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1 1 Quality Forum 2013 February 28, 2013 Vancouver, B.C. Ivy Chow, Pharmacist Jan Chan, Registered Dietitian Judi Moscovitch, Quality Improvement & Patient.

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Presentation on theme: "1 1 Quality Forum 2013 February 28, 2013 Vancouver, B.C. Ivy Chow, Pharmacist Jan Chan, Registered Dietitian Judi Moscovitch, Quality Improvement & Patient."— Presentation transcript:

1 1 1 Quality Forum 2013 February 28, 2013 Vancouver, B.C. Ivy Chow, Pharmacist Jan Chan, Registered Dietitian Judi Moscovitch, Quality Improvement & Patient Safety Evidence-based Care for the CDI patient Burnaby Hospital

2 2 2 Disclosure We are unable to identify any potential conflict of interest and have nothing to disclose EXCEPT A strong bias towards ensuring quality, safe care delivery to our patients.

3 3 3 Key Objectives A. Demographics B. Care and Management C. Recommendations

4 4 4 HSMR Factor 724 CDI Cases Q – Q3 2011/12 Age Over % Gender Female 51.8% Urgent admit EHS 97.2% Transfer in Residential 17.5% LOS 22 – 365 days 59.5% Comorbidities Cardiovascular 89.0% A. Demographics

5 5 5 B. Care and Management RN review of 82 patient charts Pharmacy review of 65/82 charts Understand the Patient Journey

6 6 6 Antibiotic Usage 98.5% of patients were on antibiotics 90 days prior to testing positive for C difficile. Safety 30.8% of patients had an opportunity for a prescription or process change.

7 7 7 Antibiotic Practices

8 8 8 Prevention 26.2% of patients who were on Proton Pump Inhibitors had an opportunity for prescription change. Effectiveness and Safety

9 9 9 What can we do?  Reduce the use of inappropriate antibiotics  Review the need for Proton Pump Inhibitors  Refer patients to Pharmacy for medication review Medication Management

10 10 Probiotics (Saccharomyces Boulardii)  Pharmacy and Nutrition literature indicates that Probiotics are not useful after diagnosis of CDI.  Some literature supports the use of probiotics for prevention of antibiotic-associated diarrhoea. 41 patients or 64.1% were prescribed Probiotics after CDI Diagnosis. Effectiveness, Efficiency and Safety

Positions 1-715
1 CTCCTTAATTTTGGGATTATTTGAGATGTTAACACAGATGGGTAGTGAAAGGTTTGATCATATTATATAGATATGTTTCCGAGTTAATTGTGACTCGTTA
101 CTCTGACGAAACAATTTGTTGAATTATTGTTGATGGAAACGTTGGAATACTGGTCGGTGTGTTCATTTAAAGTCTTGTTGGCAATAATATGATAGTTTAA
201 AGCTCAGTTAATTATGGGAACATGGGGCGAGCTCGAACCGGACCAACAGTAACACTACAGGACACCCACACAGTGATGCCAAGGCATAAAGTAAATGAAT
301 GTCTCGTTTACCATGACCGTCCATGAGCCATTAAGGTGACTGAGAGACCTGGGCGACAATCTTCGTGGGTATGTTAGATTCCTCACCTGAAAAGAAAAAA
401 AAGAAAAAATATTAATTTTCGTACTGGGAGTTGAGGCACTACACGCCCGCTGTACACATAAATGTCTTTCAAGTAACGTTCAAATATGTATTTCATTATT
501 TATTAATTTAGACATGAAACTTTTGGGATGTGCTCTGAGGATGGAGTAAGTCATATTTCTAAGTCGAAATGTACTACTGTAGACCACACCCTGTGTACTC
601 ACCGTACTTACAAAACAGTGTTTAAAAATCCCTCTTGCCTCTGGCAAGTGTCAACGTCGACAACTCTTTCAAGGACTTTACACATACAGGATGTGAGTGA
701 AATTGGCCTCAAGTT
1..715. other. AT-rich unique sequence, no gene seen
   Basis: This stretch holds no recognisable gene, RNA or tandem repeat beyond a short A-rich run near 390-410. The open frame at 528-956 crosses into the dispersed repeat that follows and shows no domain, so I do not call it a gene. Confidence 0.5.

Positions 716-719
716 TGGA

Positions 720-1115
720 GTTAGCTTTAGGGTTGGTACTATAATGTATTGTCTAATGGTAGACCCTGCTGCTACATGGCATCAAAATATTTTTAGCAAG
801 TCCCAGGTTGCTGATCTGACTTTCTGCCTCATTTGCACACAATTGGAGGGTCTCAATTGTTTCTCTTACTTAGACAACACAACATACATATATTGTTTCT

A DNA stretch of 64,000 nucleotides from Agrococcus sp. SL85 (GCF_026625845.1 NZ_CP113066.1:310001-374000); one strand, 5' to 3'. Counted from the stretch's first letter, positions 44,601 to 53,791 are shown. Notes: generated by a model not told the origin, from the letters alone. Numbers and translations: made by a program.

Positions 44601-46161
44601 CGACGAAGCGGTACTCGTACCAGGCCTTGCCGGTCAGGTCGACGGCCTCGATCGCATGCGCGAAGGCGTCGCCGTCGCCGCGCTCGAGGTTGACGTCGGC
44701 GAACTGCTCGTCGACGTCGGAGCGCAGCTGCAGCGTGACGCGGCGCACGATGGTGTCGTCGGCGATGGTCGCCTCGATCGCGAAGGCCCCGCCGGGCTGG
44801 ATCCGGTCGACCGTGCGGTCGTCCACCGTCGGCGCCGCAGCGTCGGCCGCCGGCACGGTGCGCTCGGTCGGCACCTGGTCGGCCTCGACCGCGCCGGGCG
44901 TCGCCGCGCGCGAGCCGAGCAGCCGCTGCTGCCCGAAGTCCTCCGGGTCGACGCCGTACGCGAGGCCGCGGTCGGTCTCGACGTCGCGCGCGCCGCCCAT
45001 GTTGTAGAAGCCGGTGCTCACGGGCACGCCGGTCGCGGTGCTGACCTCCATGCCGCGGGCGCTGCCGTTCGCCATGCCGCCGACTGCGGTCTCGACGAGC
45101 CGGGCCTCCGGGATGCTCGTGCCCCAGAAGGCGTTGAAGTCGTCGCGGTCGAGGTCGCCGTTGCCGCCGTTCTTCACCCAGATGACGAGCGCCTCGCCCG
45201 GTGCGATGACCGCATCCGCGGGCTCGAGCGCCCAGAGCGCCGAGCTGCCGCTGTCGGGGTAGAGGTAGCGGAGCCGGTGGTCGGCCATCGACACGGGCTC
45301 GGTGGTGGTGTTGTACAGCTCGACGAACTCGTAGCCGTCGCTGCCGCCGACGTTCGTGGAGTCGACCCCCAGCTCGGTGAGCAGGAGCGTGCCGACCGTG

11 11 Probiotics  Saccharomyces Boulardii is contra- indicated for immuno-compromised patients.  Of the 17 immuno-compromised patients in this study, 52.9% received Saccharomyces Boulardii. Effectiveness and Safety

12 12 What can we do?  Review medical literature prior to prescribing Saccharomyces Boulardii when:  Patient has active CDI  Patient is immuno-compromised  Patient is in Critical Care Unit Medication Management

13 13 CDI Diarrhoea  Secretory diarrhoea  Bowel rest (not eating) does not stop the diarrhoea  Increases active secretion >>> Protein loss >>> Increased risk of malnutrition Effectiveness and Safety

14 14 CDI and Diets NO literature to support diets that are:  Lactose free  Fibre free or Low fibre including formulas  Pre-digested (elemental) >>>Don’t limit intake Effectiveness and Safety

15 15 Diet Recommendation Unless patient shows signs of Ileus, colonic perforation, Toxic Megacolon or fulminant type of C.difficile NPO Or Hold Tube Feeds

16 16 Nutrition & Hydration

17 17 What can we do?  Refer malnourished patients to Dietitian  Educate the care team regarding appropriate diets for CDI pts. AND Remind and/or assist patients to wash their hands before eating Nutrition Care and Management

18 18 Management of Nutrition & Hydration Effectiveness

19 19 Effectiveness and Safety Nursing Management  Doing well: Bristol Stool Chart  Opportunity for Improvement:  Monitoring of indicators  Documentation of nutrition & hydration  Implementation of CDI Checklist

20 20 What can we do?  Implement a standardized approach to Manage Nutrition and Hydration  Standardize and implement process for monitoring, treating and documenting CDI care. Nursing Care and Management

21 21 Effectiveness and Safety Interventions  55.4% prescriptions for CDI deviated from recommended guidelines  No comprehensive care pathway for patients not responding

22 22 “CDI should be managed as a diagnosis in its own right, with each patient reviewed daily regarding fluid resuscitation, electrolyte replacement and nutrition review. Monitor for signs of increasing severity of disease, with early referral to ITU as patients may deteriorate very rapidly.” Core Guidance 3.6 Clostridium difficile infection: How to deal with the problem Department of Health, UK

23 23 What can we do?  Implement Pre-Printed Orders for CDI treatment  Review each case regularly for response to interventions Disease Management

24 24 We can work as an integrated, comprehensive Health Care TEAM!  Physician  Nurses and Aides  Dietitian  Pharmacist  Infection Control  Housekeeping  Laundry Services Who else is on your TEAM? Effectiveness and Safety

25 25 1.Manage Medications  Review Antibiotics, PPIs and use of Probiotics 2.Manage Nutrition and Hydration  Review and individualize plan  Monitor intake and output 3.Manage the CDI disease process  Pre-Printed Orders  A Standardized Care Pathway  Consistent monitoring  Weekly case review  Integrated Team approach C. Recommendations Care & Management Bundle

26 26 C. Recommendations Care & Management Bundle Don’t Forget! 4. Patient and Family Engagement  Patient hand-washing prior to eating  Follow Contact Plus precautions

27 27 Where to Start

28 28 For more information please contact: Jan Chan, Dietitian Practice Leader Ivy Chow, Pharmacist Judi Moscovitch, Consultant, Quality Improvement & Patient Safety fraserhealth.ca What change can you make to drive QUALITY CDI care?


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